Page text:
A thoughtful, nuanced email from a reader:
My name is Chris Martin. I was in the U.S. Marine Corps Infantry (specifically: the 81 mm mortar platoon, of Weapons Company, 2nd Battalion, 9th Marines) from 2007 to 2011. After a combat deployments to Ar Ramadi, Iraq, and Marjah, Afghanistan, I was honorably discharged. From 2011 to 2015 I attended Denison University, a liberal arts college in Ohio, where I was a Phi Beta Kappa graduate in economics.
(I provide all of this information, because I agree with Mr. DeBoer of Purdue’s assertion that it is important for vocal critics to identify themselves, as an indicator of the strength of their beliefs.)
During my time in college, I saw little of the protesting, or linguistically manipulative actions that, prior to the attacks in Paris, were making headlines at The Atlantic. That said, I did read “The Coddling of the American Mind” when it first came out, and I found myself nodding in agreement throughout much of the article.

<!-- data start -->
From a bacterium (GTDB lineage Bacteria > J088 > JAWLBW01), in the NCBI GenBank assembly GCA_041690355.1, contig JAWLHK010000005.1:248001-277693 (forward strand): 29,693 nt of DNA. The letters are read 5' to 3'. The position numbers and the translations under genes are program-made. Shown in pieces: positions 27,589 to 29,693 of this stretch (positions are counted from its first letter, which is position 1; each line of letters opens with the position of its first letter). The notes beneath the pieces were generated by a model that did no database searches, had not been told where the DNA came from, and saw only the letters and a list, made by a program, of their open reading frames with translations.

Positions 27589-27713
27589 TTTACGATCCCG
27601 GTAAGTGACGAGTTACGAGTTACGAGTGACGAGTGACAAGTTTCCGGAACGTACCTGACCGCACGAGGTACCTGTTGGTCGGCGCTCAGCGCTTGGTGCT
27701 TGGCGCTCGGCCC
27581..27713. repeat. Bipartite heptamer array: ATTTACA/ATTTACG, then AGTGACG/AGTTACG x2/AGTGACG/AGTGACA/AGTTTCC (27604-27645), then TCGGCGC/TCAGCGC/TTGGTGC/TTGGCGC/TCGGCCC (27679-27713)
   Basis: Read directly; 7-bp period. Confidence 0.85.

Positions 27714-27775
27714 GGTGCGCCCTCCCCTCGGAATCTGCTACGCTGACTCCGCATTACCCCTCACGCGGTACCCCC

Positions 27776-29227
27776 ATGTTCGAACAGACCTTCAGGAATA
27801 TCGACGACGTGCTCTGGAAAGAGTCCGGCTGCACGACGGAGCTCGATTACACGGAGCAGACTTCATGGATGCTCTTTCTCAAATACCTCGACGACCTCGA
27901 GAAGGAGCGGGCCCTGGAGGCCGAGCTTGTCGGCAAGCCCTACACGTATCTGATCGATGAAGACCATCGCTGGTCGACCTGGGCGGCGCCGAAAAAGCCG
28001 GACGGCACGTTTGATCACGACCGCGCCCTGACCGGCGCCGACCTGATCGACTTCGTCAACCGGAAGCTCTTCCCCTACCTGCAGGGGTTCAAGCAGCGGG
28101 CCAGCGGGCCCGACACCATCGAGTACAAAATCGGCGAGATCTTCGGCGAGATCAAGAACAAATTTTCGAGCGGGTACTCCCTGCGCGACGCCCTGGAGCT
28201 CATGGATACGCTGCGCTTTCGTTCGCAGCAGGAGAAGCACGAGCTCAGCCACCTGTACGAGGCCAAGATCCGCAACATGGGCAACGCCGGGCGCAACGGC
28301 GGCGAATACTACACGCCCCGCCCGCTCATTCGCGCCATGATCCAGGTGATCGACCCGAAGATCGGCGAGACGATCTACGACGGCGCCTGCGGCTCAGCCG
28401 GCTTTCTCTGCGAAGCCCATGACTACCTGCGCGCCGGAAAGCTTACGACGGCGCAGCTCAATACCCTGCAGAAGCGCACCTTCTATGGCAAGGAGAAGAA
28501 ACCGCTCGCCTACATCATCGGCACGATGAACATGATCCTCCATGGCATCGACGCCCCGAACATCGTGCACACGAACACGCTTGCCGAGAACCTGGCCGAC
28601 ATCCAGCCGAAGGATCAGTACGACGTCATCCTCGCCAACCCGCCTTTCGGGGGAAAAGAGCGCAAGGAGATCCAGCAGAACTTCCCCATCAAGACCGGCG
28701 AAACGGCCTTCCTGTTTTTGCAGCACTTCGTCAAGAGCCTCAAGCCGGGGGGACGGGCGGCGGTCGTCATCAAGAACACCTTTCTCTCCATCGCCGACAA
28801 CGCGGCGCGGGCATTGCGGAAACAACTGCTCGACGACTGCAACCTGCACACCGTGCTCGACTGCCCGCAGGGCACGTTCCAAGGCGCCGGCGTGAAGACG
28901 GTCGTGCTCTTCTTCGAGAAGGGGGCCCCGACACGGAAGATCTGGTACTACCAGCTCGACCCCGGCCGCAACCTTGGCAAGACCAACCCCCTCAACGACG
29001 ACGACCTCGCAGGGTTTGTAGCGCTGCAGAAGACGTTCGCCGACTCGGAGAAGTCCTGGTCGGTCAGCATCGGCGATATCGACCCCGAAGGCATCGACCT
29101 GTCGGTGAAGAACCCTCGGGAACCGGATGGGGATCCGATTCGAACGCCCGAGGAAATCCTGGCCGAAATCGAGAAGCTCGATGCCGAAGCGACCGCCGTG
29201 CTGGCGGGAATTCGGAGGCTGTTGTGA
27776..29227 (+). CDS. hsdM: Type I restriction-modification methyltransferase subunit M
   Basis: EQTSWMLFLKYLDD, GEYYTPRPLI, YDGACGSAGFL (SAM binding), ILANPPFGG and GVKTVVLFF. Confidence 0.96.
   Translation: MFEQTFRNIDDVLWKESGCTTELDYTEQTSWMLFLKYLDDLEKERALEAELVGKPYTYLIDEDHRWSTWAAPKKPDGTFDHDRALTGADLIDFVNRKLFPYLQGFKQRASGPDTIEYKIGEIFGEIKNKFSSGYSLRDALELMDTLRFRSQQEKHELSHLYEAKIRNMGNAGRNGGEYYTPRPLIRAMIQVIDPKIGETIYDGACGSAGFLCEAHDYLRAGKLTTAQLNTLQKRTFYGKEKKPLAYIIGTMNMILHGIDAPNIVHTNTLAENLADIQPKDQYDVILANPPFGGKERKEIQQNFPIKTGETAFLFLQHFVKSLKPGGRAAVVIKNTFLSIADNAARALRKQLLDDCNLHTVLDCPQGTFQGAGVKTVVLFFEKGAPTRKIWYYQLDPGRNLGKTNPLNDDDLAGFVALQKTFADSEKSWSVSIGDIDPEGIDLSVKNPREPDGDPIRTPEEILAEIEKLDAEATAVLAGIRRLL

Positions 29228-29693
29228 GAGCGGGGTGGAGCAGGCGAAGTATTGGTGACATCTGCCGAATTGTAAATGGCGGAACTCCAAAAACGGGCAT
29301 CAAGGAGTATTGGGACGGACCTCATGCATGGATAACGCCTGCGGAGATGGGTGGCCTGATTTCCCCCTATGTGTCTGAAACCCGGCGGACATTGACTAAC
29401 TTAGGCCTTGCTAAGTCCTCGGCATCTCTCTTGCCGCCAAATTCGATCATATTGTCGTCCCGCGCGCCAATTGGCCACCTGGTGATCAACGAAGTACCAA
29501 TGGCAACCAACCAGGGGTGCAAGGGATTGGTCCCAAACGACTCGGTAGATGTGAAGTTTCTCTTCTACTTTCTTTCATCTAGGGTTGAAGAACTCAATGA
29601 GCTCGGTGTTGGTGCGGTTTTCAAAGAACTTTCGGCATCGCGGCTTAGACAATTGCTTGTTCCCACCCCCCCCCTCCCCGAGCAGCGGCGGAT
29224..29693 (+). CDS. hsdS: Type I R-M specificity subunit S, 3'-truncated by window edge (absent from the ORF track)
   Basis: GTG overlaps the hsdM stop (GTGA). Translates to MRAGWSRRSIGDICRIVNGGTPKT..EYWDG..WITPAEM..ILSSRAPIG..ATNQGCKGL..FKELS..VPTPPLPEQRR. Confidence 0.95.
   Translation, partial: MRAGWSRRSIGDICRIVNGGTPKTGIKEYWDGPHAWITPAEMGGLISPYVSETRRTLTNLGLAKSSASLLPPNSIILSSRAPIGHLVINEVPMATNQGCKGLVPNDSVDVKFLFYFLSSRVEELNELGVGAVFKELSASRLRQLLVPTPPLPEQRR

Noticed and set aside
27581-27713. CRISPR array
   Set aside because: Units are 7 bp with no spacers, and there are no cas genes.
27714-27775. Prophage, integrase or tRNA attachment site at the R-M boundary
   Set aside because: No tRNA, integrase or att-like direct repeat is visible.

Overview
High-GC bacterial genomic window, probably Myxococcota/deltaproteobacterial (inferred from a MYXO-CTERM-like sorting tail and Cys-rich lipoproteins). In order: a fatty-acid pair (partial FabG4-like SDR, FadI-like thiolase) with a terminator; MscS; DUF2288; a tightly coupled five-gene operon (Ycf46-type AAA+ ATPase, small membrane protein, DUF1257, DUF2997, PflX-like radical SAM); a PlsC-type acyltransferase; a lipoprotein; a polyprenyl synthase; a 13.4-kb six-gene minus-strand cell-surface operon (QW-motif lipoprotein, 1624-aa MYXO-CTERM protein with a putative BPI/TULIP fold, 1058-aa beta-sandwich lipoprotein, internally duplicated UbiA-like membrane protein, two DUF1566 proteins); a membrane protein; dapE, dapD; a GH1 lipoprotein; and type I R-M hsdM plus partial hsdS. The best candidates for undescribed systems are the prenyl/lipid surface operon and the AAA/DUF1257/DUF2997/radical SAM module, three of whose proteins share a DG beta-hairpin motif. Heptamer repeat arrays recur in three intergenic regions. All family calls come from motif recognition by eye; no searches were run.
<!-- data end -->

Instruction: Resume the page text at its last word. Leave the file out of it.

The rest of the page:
It is obvious, and fitting in my opinion, that social activism in the U.S. has been overshadowed lately by acts of violence by ISIS in Egypt, Beirut, and Paris. Violence, the prospect of violence, and fear always seem to grab peoples' attention more roughly than almost anything else. The world grieves for ISIS' victims this past week, as they ought to.